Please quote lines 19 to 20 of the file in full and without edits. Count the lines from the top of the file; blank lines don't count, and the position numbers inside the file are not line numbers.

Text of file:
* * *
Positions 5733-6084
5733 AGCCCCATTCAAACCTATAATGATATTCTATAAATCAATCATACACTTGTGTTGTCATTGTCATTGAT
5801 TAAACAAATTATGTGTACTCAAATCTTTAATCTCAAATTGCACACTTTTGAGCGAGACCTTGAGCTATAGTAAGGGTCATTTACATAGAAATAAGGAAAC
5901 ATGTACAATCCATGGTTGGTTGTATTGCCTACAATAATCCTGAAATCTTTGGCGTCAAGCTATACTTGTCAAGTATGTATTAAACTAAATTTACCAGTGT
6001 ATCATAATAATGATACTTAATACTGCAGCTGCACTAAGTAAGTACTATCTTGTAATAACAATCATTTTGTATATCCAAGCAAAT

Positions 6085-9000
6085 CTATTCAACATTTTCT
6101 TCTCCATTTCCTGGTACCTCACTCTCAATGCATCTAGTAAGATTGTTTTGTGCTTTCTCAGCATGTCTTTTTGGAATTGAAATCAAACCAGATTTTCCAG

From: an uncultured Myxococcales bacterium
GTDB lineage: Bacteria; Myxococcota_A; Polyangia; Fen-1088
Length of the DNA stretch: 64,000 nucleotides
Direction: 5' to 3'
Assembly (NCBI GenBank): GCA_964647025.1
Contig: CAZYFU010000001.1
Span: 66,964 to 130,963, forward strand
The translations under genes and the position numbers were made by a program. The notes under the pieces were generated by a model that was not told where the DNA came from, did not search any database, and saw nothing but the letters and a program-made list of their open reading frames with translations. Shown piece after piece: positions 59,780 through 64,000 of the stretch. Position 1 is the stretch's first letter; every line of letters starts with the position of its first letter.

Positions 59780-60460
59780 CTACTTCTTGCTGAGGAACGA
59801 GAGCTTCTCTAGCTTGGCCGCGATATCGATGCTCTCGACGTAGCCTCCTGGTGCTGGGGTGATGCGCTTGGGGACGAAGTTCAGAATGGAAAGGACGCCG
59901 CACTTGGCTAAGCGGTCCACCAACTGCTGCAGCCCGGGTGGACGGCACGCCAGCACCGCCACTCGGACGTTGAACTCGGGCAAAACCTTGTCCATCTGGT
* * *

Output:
59801 GAGCTTCTCTAGCTTGGCCGCGATATCGATGCTCTCGACGTAGCCTCCTGGTGCTGGGGTGATGCGCTTGGGGACGAAGTTCAGAATGGAAAGGACGCCG
59901 CACTTGGCTAAGCGGTCCACCAACTGCTGCAGCCCGGGTGGACGGCACGCCAGCACCGCCACTCGGACGTTGAACTCGGGCAAAACCTTGTCCATCTGGT